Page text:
Exposing Diversity: Uncovering Common Scientific Values between Indigenous (Maori) Knowledge and Western Knowledge

By:
Dr Fiona Te Momo
To add a paper, Login.

Indigenous Maori knowledge is holistic. Uncovering the holistic nature Maori people apply to the development of technology is scientific and practical. It is this holistic nature that has been practiced over thousands of years that maintained the survival of the indigenous people in Aotearoa/New Zealand.

Maori knowledge is diverse and complex. This makes Maori knowledge unique. It is this diversity and complexity that has challenged Western knowledge and Western science to understand the position of indigenous people. Without this understanding Aotearoa/New Zealand society fails to grow in strength to which it is capable and knowledge disseminated into communities would be limited.

Celebrating science, values, indigenous knowledge and western knowledge begins with dialogue. This paper provides a pathway to opening up dialogue between Māori and the wider communities by putting forward the different positions Māori people make in terms of research that involves biotechnology.


Keywords: Maori, Indigenous, Development, Biotechnology, Knowledge
Stream: Technology in Community
Presentation Type: Paper Presentation in English
Paper: Exposing Diversity: Uncovering common scientific values between biotechnology, Indigenous Knowledge, and Western Knowledge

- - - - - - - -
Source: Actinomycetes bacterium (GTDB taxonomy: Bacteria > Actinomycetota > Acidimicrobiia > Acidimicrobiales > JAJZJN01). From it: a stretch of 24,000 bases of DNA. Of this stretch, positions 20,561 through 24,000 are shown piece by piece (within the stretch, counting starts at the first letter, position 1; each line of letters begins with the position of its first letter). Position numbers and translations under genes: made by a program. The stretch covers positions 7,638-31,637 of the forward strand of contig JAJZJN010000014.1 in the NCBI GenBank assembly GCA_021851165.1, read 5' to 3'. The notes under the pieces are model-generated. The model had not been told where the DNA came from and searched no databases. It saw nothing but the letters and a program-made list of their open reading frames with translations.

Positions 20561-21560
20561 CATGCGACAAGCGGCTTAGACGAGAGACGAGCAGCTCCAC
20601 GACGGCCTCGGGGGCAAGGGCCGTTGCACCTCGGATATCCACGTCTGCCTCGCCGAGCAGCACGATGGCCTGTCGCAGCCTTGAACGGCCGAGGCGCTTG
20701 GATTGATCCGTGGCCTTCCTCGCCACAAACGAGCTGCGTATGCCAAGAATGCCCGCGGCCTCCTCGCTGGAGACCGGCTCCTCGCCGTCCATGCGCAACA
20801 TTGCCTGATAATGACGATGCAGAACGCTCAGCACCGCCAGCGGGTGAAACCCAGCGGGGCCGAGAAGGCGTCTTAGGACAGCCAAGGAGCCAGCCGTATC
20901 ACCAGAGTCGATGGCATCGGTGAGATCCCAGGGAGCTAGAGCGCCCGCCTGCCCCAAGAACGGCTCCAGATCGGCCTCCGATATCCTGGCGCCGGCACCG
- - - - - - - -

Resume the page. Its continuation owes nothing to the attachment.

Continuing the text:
Dr Fiona Te Momo

Lecturer, School of Social Cultural Studies College of Humanities and Social Sciences Private Bag 102 904 North Shore Mail Centre AUCKLAND, Social Work, Social Policy, Maori Studies
New Zealand

Kia ora Koutou, Ko Fiona Te Momo tooku ingoa. I am of Maaori descent and affiliate to three tribes: Ngaati Raukawa, Ngaati Konohi, and Ngaati Porou. I hold a doctorate of philosophy, a Masters with Honours in Maaori and Pacific Development, Master Diploma in Not-for-Profit Management, Bachelor of Arts, and Certificate in Maori Studies. My discipline is in development studies. My area of expertise and passion is researching indigenous communities. This passion has provided me pathways to investigating a range of topics. Currently I am part of a team researching culturally and sustainable biotechnology in Aotearoa/NZ. Last year I completed two different researches from different fields: Māori marine indicators for marine management and Maaori student retention at university. The diverse fields I enter have allowed me a forum to observe and write about the transfer of knowledge from academics and government officials to community and lay people. The topics I have covered are broad such as Economics of Development, Environmental Management and Development, Human Resource Development, International Development Issues, Special Topic, and a Thesis (3 paper dissertation). Researching Special Topics introduced me to researching Government State Owned Enterprises and the affects on the Maaori tribes and strengthened my knowledge on Memorandum of Understanding, Crown Entities, and Resource Management Acts relevant to local communities. This year I have covered various fields of research for example researching unemployed beneficiaries to critiquing social, cultural, and critical theories of construction and the relevance to marae management. Fortunately, a strong community and indigenous base, and academic environment have allowed me the ability to walk in two worlds; Western and Indigenous.


Ref: T05P0029